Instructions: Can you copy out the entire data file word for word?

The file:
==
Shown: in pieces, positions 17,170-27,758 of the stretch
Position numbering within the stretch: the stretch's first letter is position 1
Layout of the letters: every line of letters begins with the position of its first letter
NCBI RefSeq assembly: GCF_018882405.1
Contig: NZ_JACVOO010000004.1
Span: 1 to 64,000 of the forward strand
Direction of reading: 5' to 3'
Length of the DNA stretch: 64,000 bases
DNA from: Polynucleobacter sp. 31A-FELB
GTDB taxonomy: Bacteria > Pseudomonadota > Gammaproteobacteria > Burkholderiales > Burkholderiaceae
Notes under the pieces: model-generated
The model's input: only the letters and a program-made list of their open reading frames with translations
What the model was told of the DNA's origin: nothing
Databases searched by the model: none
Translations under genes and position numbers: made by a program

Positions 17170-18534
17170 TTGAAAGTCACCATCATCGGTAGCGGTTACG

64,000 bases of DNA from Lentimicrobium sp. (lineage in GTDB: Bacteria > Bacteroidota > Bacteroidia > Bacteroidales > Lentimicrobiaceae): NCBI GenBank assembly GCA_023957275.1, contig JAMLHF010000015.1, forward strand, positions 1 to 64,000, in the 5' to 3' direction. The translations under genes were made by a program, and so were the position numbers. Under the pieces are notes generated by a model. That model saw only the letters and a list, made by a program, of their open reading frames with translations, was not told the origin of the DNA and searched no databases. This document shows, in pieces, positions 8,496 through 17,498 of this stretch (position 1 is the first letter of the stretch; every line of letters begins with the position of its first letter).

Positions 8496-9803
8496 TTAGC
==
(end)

Shown: in pieces, positions 17,170-27,758 of the stretch
Position numbering within the stretch: the stretch's first letter is position 1
Layout of the letters: every line of letters begins with the position of its first letter
NCBI RefSeq assembly: GCF_018882405.1
Contig: NZ_JACVOO010000004.1
Span: 1 to 64,000 of the forward strand
Direction of reading: 5' to 3'
Length of the DNA stretch: 64,000 bases
DNA from: Polynucleobacter sp. 31A-FELB
GTDB taxonomy: Bacteria > Pseudomonadota > Gammaproteobacteria > Burkholderiales > Burkholderiaceae
Notes under the pieces: model-generated
The model's input: only the letters and a program-made list of their open reading frames with translations
What the model was told of the DNA's origin: nothing
Databases searched by the model: none
Translations under genes and position numbers: made by a program

Positions 17170-18534
17170 TTGAAAGTCACCATCATCGGTAGCGGTTACG

64,000 bases of DNA from Lentimicrobium sp. (lineage in GTDB: Bacteria > Bacteroidota > Bacteroidia > Bacteroidales > Lentimicrobiaceae): NCBI GenBank assembly GCA_023957275.1, contig JAMLHF010000015.1, forward strand, positions 1 to 64,000, in the 5' to 3' direction. The translations under genes were made by a program, and so were the position numbers. Under the pieces are notes generated by a model. That model saw only the letters and a list, made by a program, of their open reading frames with translations, was not told the origin of the DNA and searched no databases. This document shows, in pieces, positions 8,496 through 17,498 of this stretch (position 1 is the first letter of the stretch; every line of letters begins with the position of its first letter).

Positions 8496-9803
8496 TTAGC